Ex-Microsofter Ray Ozzie Warns Microsoft: "We are in a "Post-PC' World'
March 8, 2012 11:28 AM
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Software giant's former tech chief is uncertain how Windows 8 will fare
People argue about '
are we in a post-PC world?
'. Why are we arguing?
we are in a post-PC world. That doesn't mean the PC dies, that just means that the scenarios that we use them in, we stop referring to them as PCs, we refer to them as other things.
That statement sounds like your typical rhetoric from mobile players like Google Inc. (
) or Apple, Inc. (
). However, a man who was once considered destined to become the CEO of Microsoft Corp (
) delivered it. That man is Ray Ozzie.
I. The Man Who Might Have Been CEO
Ray Ozzie's career at Microsoft was relatively short-lived, but he made quite a splash while he was there. After developing Lotus Notes in the 1980s and 1990s, working with International Business Machines, Inc. (
), Mr. Ozzie had founded Groove Networks -- makers of a collaborative shared notespace product. When Microsoft acquired Groove in 2005, as an addition to its Office Suite, Mr. Ozzie became Microsoft's Chief Technology Officer.
In 2006 Bill Gates departed from the role of chief software architect and willed the position to Mr. Ozzie, leading many to believe
he was the heir apparent
after new CEO Steve Ballmer retired. However, it was not to be. Clashes with
current Windows President Steven Sinofsky
reportedly led to Mr. Ozzie reevaluating the company and his role at it.
[Image Source: Software Development Times]
stepped down in Dec. 2010
, leaving behind a lasting impact in terms of having pushed Microsoft to embrace cloud services. Mr. Ozzie, who last year began recruit top talent for a mysterious communications startup dubbed "
," says that ultimately the
push towards the cloud
that he inspired at Microsoft was
not enough to prevent the demise
of the traditional PC.
The 56-year-old software architect's comments were his first public comments since his Microsoft departure, and they came at an interesting time -- just hours after Apple's announcement of
the iPad 3
. Mr. Ozzie's speech was delivered at
's Seattle tech conference.
II. Ray Ozzie: "Shift" Needed for Windows 8 to be Successful
Mr. Ozzie offered some cautious praise for his former employer. He implies that when he first came to Microsoft, things were badly broken. He remarks:
My job there was primarily a change management job. I was asked by Bill (Gates) and Steve (Ballmer, the CEO) to come in, look at the company, decide what was broken and try your best to fix it.
I feel very good about a number of things that did change. The company's a lot different now, it's come a long way and I'm happy about some things and I'm impatient about other things.
A slew of Metro Ui apps in Windows 8 [Image Source: The Verge]
His mixed sentiments regarding his former employer are mirrored in his thoughts on its
upcoming star product
. He cryptically remarks, "If Windows 8 shifts in a form that people really want to buy the product, the company will have a great future. In any industry, if people look at their own needs, and look at the products and say, 'I understand why I had it then, and I want something different', they will not have as good a future. It's too soon to tell."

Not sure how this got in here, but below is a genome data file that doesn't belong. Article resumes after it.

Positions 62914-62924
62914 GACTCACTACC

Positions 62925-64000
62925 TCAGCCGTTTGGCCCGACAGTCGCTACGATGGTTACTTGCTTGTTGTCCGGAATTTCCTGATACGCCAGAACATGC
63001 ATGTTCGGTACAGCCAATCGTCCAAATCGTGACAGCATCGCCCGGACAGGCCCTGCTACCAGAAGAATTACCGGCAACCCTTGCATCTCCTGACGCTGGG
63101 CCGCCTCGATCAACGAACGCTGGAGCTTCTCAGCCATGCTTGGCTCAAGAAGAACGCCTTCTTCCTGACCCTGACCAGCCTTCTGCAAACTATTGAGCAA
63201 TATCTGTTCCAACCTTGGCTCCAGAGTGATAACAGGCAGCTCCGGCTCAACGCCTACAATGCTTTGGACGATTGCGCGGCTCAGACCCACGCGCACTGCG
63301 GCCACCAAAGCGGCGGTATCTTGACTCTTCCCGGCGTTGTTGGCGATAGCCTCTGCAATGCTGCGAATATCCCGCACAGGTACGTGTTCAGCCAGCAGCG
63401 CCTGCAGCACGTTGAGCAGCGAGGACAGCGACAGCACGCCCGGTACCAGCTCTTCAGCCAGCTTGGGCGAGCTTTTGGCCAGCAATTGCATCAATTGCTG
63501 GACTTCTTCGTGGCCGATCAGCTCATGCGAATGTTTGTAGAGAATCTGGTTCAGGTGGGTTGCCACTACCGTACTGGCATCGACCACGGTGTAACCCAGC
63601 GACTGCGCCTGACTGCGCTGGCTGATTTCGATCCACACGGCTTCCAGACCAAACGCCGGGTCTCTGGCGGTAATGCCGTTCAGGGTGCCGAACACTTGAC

He did not elaborate much on what kind of "shift" he thought Windows 8 needed in order to be more appealing.
III. The "Gloom and Doom" Scenario
He was, however, happy to outline the worst-case scenario for Microsoft, though -- or as he calls it the "doom and gloom" scenario. He said that such a scenario would comprise customers switching fully to portable, non-Windows products.
Is the good old PC on its death-bed? Mr. Ozzie sure thinks so. He concludes, "It's a world of phones and pads and devices of all kinds, and our interests in general purpose computing -- or desktop computing -- starts to wane and people start doing the same things and more in other scenarios."
[Image Source: Sync-Blog]
Of course such statements have often proved premature in the past. For example,
famously wrote that
Microsoft's consumer brand was "dying"
in 2010. That same year Microsoft ripped off the biggest operating system sales in its history and had a strong showing on the gaming console market.
That said, Ray Ozzie was a voice that Bill Gates and others at Microsoft trusted. So perhaps his statement carries a bit more weight.
This article is over a month old, voting and posting comments is disabled
3/9/2012 10:19:59 AM
It may still be several years away but I think the value of an OS is slowly diminishing. As we begin to transition to more web apps there may be less of a need for a monster sized OS. It will be more of just an interface rather than the bulk that it is now.
Some will still want the big hulking, fastest processor, fastest video card, 800W power supply, 16 gigs ram, and 3 tb harddisk with the heavy duty OS. But I think most would be happy with a smaller scaled OS, use internet apps, and play angry birds.
Not to mention that there are a number of apps for video and content creation available on the net (albeit limited in strength). But for the vast number of users...including most business users, something like google apps or Zoho apps would work fine....and you don't need a bloated behemoth of an OS to run it...and it runs on all OS's that allow internet access.
And as far as I am concerned...the metro UI looks like crap and I don't like it. But that is just me.
"Nowadays, security guys break the Mac every single day. Every single day, they come out with a total exploit, your machine can be taken over totally. I dare anybody to do that once a month on the Windows machine." -- Bill Gates
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